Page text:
The Psychology of Colour

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Have you ever felt a sense of anxiety in a yellow room? Does the colour blue make you feel relaxed and at peace? Perhaps like many, you’ve never really considered how the colours around us could have the power to shift our emotions and affect our moods.

This ideology goes back long before the artists and interior designers of today, when man first understood that fiery red signalled danger and that those tempting purple berries were in fact poisonous.

Artists and designers frequently used colour as a form of communication, using green in stained glass to promote feelings of hope and black to represent a negative presence and death.

Fast forward to the present and the concept of colour psychology has become something of a hot topic in marketing, art and of course interior design. Suddenly, it seems like an obvious choice to spare a thought to the psychology of colour next time a colour-making decision presents itself.

We’ve put together a round-up of a selection of colours and their psychological meanings:

Red – The colour of danger, but also warmth, passion and optimism. Known to stimulate the appetite, red is a common colour for eating areas as it also promotes sociability and liveliness.

Green – Most commonly associated with nature, energy and of course GO! A reliable choice of colour, many shades of green are calming and restful. Be wary though, use too much green in the workplace and the staff could find themselves just a little too laid back…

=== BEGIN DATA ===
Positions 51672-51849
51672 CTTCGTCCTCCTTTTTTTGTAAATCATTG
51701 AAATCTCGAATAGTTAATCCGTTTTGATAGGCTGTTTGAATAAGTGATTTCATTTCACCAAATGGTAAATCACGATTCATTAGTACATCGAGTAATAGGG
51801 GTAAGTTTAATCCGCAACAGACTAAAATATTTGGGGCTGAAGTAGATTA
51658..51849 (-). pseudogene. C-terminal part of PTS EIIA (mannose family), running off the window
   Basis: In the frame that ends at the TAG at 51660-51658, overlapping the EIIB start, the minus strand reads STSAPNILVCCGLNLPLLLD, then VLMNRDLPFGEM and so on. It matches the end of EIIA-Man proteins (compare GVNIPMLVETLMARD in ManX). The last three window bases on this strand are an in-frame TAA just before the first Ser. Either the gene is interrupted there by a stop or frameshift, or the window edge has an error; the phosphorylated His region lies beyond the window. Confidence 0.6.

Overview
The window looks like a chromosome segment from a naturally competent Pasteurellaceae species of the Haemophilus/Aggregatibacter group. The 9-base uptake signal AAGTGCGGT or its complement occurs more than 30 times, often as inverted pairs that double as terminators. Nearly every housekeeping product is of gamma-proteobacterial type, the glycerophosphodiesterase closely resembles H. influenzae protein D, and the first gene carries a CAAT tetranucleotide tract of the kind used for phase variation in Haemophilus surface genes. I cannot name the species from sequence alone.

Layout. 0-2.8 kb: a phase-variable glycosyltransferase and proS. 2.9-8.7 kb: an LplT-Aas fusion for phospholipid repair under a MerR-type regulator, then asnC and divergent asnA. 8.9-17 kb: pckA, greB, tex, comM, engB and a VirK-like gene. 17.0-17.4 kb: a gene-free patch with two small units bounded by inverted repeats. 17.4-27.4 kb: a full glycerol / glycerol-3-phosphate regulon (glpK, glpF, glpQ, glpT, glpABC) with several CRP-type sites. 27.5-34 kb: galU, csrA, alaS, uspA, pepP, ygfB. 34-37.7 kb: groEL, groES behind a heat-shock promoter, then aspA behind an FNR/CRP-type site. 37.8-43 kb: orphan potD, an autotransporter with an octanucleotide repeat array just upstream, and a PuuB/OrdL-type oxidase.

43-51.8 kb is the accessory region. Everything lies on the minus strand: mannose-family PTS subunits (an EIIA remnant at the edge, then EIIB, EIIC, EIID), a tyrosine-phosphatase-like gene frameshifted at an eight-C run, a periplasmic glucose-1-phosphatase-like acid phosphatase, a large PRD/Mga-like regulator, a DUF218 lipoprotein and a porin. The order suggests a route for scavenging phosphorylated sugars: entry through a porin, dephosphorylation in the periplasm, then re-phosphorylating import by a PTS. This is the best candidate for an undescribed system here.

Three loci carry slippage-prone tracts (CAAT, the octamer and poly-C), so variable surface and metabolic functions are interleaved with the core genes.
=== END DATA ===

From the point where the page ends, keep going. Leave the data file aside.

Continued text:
Blue – A great promoter of intellectual thought, with calming and soothing properties. Just like the ocean or a clear sky, blue is serene, contemplative, loyal and can give a strong sense of authority.

Blue – A great promoter of intellectual thought, with calming and soothing properties. Just like the ocean or a clear sky, blue is serene, contemplative, loyal and can give a strong sense of authority.

Yellow – The most visible colour due to its light reflecting properties. Often thought of as cheery and warm, yellow has also been found to create feelings of frustration, anxiety and even anger.

Brown – A natural colour, evoking a sense of strength and reliability. Brown can stimulate feelings of isolation if overused, but can also be sophisticated and offer strong feelings of security.

No matter what the expert reasoning is behind each colour, it should be remembered that all colours of the spectrum are subject to many personal, cultural, and situational factors specific to the person.

Colour psychology forms just part of a wide range of considerations that should be made when embarking on a new design project, as we strive to create your perfect space.

Posted June 2, 2015

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